United States v. Matthew Munksgard
United States v. Matthew Munksgard, No. 16-17654 (January 30, 2019)
The Court affirmed the defendant’s convictions for bank fraud and aggravated identity theft. Evidence that the bank in question had been federally insured before the fraud offense and shortly thereafter was sufficient to prove the bank was insured at the time of the offense. In identify fraud cases, the government only has to prove a defendant used another’s identity to accomplish some purpose, and there is no requirement that a defendant use the identity to impersonate another or act on their behalf.
Bank Fraud/18 U.S.C. § 1014– Evidence that a bank was federally insured before a fraud offense and shortly thereafter provided sufficient evidence to prove that the institution at issue was federally insured at the time of the offense.
Identity Fraud/18 U.S.C. § 1028A– Element requiring a defendant’s “use” of another’s means of identification only requires that the defendant used another’s identity for some purpose and is not limited to defendants attempting to impersonate or act on behalf of another person.
Munksgard was convicted of bank fraud and aggravated identity theft in connection with false statements he made in several loan applications to his bank. Munksgard supported several of these loan applications with fraudulent claims that he had contracts with several companies. On one of these fake contracts, he forged the signature of an employee at one of those companies.
On appeal, Munksgard argued that the government had failed to prove the jurisdictional element of § 1014, which requires proof that the bank in question was federally insured at the time of the fraud. At trial, the government presented a certificate of FDIC insurance that was issued when the bank was initially chartered, over twenty years before the fraud offense. There was also testimony by one of the bank’s executives that the bank was FDIC insured three years after the offense and that the bank was not required to renew its certificate very often. There was no direct evidence that the bank was insured at the time of the offense.
The Court held, “albeit reluctantly,” that this evidence was sufficient to prove the bank’s insured status, contending that circuit precedent allows a jury to infer a bank’s status on the date of the offense if there is evidence showing that the bank was insured prior to that date and shortly thereafter. This evidence, coupled with the “universal presumption that all banks are federally insured,” was sufficient to prove Munksgard’s guilt beyond a reasonable doubt.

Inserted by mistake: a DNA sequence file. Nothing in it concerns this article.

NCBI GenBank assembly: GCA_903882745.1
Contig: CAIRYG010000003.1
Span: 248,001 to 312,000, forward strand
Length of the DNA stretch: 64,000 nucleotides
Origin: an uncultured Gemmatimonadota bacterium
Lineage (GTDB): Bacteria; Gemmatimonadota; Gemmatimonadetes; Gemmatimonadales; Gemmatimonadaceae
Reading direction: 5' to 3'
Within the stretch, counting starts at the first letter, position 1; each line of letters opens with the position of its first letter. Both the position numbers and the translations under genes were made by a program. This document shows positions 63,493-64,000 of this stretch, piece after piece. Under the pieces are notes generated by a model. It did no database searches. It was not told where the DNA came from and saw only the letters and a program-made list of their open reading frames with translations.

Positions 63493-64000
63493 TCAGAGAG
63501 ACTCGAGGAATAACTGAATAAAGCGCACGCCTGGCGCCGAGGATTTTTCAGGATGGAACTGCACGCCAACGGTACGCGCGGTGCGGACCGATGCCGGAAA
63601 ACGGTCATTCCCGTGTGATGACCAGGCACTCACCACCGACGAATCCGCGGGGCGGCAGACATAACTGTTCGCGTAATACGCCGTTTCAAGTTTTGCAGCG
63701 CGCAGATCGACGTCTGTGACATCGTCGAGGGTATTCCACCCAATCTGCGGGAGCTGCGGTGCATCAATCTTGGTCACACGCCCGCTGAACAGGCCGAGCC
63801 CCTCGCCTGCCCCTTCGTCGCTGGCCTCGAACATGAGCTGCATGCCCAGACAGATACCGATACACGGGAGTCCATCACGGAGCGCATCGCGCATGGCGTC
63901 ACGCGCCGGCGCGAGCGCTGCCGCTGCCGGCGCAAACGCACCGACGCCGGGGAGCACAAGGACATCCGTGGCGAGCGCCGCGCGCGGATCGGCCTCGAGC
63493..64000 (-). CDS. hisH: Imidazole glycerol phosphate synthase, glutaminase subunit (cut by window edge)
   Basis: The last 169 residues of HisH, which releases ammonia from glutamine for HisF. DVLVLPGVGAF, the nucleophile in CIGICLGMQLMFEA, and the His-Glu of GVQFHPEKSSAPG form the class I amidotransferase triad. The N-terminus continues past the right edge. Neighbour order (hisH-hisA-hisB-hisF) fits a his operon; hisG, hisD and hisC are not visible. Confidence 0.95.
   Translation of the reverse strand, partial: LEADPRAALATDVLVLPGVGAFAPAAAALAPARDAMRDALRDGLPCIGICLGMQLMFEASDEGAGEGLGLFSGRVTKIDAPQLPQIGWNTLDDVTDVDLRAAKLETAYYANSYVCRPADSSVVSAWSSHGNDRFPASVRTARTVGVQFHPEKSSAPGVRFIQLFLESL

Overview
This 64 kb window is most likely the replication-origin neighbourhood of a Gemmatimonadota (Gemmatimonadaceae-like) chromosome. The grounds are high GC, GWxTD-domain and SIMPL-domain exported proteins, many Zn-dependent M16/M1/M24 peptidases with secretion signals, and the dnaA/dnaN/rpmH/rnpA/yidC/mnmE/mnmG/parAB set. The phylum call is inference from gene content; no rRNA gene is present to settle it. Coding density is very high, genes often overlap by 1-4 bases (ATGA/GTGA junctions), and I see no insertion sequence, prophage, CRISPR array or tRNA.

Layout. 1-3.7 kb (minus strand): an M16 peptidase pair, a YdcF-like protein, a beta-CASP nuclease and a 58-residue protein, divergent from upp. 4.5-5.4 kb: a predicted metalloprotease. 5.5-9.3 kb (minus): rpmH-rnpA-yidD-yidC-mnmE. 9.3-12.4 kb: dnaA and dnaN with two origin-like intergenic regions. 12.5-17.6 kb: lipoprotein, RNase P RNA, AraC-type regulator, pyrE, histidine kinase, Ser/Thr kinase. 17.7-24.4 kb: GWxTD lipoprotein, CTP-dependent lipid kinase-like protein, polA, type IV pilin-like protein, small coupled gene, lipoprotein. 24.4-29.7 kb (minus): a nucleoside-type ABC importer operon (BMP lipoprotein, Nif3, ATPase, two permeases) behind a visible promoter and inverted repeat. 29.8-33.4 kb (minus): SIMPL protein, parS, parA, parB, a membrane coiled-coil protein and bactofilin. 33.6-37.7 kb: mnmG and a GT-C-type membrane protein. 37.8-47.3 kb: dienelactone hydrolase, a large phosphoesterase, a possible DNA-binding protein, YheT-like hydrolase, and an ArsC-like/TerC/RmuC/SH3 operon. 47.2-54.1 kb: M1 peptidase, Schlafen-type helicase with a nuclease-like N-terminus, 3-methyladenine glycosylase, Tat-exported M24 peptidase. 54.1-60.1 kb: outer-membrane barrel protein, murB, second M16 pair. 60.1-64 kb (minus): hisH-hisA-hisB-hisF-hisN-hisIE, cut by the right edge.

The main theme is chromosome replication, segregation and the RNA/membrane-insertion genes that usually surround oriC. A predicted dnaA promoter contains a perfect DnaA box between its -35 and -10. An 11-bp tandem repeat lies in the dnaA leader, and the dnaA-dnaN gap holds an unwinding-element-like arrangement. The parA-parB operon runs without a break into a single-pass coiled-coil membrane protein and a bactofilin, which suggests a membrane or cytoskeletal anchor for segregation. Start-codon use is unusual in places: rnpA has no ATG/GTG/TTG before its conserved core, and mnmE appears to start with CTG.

The Court did complain, however, that the government has “inexplicably” struggled to prove this element for half a century “despite the ease with which insurance coverage [can be] demonstrated—certificate, contract, cancelled check, etc.” The Court warned that federal prosecutors are “cruisin’ for a bruisin’” and admonished them to “do better.” In dissent, Judge Tjoflat went a step further, attacking the inference of a bank’s insured status from its prior or subsequent status and arguing that a presumption of a bank’s insured status would be unconstitutional.
Turning to Munksgard’s conviction for aggravated identity theft, the Court considered the scope of § 1028A’s language, which apples when one “knowingly transfers, possesses, or uses” another’s means of identification in connection with certain felonies under § 1028A(c).
Munksgard argued that the government had not proved that Munksgard “used” the identity of the employee whose signature he forged since Munksgard never purported to be the employee or otherwise act on his behalf. The Court rejected this narrow definition of “use,” however, holding for the first time that the plain and ordinary meaning of the word “use” under § 1028A only requires the government to prove that a defendant employed, put into action, or availed himself of another’s identity “for the accomplishment of some purpose.” Munksgard “used” the employee’s identity that when he forged the employee’s signature to obtain a loan.
Appeal from Northern District of Florida
Opinion by Newsom, joined by Tjoflat and Marcus
Tom is a trial and appellate lawyer focusing on criminal defense and civil trials. Tom is the author of our firm’s “Eleventh Circuit Roundup” and a contributor to Mercer Law Review’s Annual Survey in the areas of federal sentencing guidelines and criminal law. Tom graduated with honors from the University of Georgia Law School where he served as a research assistant to the faculty in the areas of constitutional law and civil rights litigation. Read Tom’s reviews on AVVO. Follow Tom on Linkedin.